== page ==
Akbar Padamsee, one of pioneers in Modern Indian painting, dies at 91
In 1954, the debut show of a young Indian artist was shut down within a day of its opening. The artist was Akbar Padamsee and Bombay Police charged him with obscenity for two paintings, which is how the magistrate ended up presiding over a case that involved a police inspector insisting only babies touch breasts and Padamsee presenting classical Indian sculpture as proof to the contrary. So began the career of one of Indian art’s most fiercest and versatile legends.
Born in 1928 in Mumbai, Padamsee passed away after prolonged illness on Monday evening. He was 91. A contemporary of the legendary Progressive masters, including FN Souza, VS Gaitonde, MF Husain, Padamsee worked with a variety of mediums including oil painting, photography, sculpture, prints and film. “His legacy spans more than the art he produced,” said art and cultural critic Ranjit Hoskote, who described Padamsee as his mentor. “He was a myriad-minded man. His pioneering spirit allowed him to experiment with a wide range of media,” Hoskote said. “He had a profound practical sense. He was engaged with how one makes one’s way through life, preoccupied with an artist’s relation to the museum, culture, reading, and discussion.”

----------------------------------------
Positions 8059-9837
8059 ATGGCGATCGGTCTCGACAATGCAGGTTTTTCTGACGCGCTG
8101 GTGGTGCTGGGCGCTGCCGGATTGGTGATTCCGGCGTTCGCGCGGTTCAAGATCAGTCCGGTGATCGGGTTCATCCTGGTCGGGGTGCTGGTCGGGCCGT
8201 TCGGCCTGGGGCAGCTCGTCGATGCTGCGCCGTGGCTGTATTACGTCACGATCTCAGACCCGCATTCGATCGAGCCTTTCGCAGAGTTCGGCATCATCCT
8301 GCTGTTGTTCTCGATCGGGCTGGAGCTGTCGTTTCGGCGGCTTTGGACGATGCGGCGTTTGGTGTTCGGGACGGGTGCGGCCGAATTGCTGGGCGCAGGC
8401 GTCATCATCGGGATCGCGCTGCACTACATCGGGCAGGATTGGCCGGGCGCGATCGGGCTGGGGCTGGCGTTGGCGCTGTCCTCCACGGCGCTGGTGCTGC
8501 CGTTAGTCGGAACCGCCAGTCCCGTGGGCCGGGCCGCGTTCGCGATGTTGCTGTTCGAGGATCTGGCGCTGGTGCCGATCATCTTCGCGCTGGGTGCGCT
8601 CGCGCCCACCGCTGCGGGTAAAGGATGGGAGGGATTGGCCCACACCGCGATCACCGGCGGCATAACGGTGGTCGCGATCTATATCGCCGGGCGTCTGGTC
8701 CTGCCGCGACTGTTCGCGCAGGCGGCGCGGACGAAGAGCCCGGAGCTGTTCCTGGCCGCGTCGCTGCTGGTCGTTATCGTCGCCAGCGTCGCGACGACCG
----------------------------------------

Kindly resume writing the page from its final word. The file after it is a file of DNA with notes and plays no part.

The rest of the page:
Educated at Sir JJ School of Art, Padamsee lived and worked in Europe and the United Kingdom before returning to Mumbai. He was awarded the Padma Bhushan in 2010. While his contemporaries became collectors’ favourites in the mid-2000s, Padamsee became the most expensive Indian artist in 2019 when one of his works was auctioned for ₹11.70 crore. Blunt, opinionated and erudite, Padamsee was a wonderful storyteller in addition to being one of the most respected artists of his time. “Apart from Krishen Khanna, he’s the last of a generation of artists who believe that art could transform consciousness. His legacy is his expansive artistic practice,” said Hoskote.